|NOTES:a. The candidates on ballot include: Bob Kiss (Progressive-Incumbent), Andy Montroll (Democrat), James Simpson (Green), Dan Smith (Independent), Kurt Wright (Republican), and write-in candidates combined (called “Write ins”). Candidates eliminated in a particular round are lined out. The score received by a particular candidate is indicated by parenthesis after their name.b. Annual City Election Results (2009). 2009 Burlington Mayor Election Results. Retrieved 12/15/09 from http://www.burlingtonvotes.org/20090303. Also note it does not appear this web site is still operational (probably because of law suits). However, even though the data is no longer public, it was public, and was downloaded. The results still provide an example to the paradox and prove how prevalent these paradoxes could be.c. Assumes voters were all transitive in their preferencesd. There was no effect to outcome order when n = 5 was changed to n = 6 for the Borda count method. It was also assumed when voters did not include a particular candidate in the ranking that they wanted to give that candidate zero points.e. In the Coombs method, candidates not ranked on ballots were counted the same as last place votes.|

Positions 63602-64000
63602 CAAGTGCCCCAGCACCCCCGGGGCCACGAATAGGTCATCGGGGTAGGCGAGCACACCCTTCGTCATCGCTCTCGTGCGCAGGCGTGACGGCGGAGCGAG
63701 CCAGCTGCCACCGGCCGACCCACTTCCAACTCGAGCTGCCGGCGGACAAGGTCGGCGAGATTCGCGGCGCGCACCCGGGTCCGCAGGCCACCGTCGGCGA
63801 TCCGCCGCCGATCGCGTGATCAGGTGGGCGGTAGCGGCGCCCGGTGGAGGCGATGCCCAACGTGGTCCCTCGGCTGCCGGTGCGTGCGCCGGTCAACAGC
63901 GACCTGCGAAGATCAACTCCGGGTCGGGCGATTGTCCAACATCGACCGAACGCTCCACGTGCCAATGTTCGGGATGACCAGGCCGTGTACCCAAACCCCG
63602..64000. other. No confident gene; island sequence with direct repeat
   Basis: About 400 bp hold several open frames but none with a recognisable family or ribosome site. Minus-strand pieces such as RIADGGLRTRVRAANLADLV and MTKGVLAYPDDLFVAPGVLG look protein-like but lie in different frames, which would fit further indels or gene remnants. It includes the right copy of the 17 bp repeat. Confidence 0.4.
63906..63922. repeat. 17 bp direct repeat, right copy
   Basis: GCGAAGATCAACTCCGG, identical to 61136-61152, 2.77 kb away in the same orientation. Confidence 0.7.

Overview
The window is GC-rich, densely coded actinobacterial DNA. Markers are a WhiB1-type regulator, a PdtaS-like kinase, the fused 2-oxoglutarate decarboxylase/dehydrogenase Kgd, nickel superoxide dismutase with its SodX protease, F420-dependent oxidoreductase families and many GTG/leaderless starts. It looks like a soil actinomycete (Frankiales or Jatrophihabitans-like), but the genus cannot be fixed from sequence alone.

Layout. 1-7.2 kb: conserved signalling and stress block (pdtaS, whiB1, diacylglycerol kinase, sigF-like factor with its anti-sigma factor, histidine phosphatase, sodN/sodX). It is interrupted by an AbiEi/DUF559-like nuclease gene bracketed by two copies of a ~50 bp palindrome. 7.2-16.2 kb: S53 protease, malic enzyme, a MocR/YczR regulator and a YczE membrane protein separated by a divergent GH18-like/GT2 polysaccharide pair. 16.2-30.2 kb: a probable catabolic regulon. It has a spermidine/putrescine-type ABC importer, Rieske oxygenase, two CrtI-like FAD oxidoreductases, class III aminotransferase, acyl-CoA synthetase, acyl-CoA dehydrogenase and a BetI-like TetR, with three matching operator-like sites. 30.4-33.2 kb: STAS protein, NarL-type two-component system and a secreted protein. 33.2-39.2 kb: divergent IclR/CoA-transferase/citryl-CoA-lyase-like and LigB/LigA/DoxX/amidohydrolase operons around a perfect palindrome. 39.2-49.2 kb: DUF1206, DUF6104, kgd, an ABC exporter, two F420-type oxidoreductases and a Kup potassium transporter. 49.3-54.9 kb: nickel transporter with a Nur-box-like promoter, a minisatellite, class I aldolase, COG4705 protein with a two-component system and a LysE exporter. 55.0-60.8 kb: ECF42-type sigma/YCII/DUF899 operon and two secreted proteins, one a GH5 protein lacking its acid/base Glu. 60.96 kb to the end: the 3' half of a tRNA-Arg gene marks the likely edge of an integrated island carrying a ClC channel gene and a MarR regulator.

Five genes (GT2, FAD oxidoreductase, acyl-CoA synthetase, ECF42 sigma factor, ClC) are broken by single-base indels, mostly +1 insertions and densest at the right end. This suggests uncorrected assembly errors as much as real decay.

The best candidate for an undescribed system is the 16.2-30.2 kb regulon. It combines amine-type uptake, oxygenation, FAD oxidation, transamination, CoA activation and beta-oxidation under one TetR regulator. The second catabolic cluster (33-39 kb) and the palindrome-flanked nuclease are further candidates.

Of course, the most interesting thing one should note from Table 1, is that the winners are not the same! The different election systems generated different outcomes. In this case, while the instant runoff system avoided the vote splitting issue associated with the pluralistic election system, it did not choose the Condorcet winner. To many, the Condorcet winner is a more appropriate winner than those chosen by other systems because the Condorcet winner is the candidate who can beat all the other candidates in head to head election contests. However, many times a Condorcet winner does not exist just as many times a majority winner does not exist.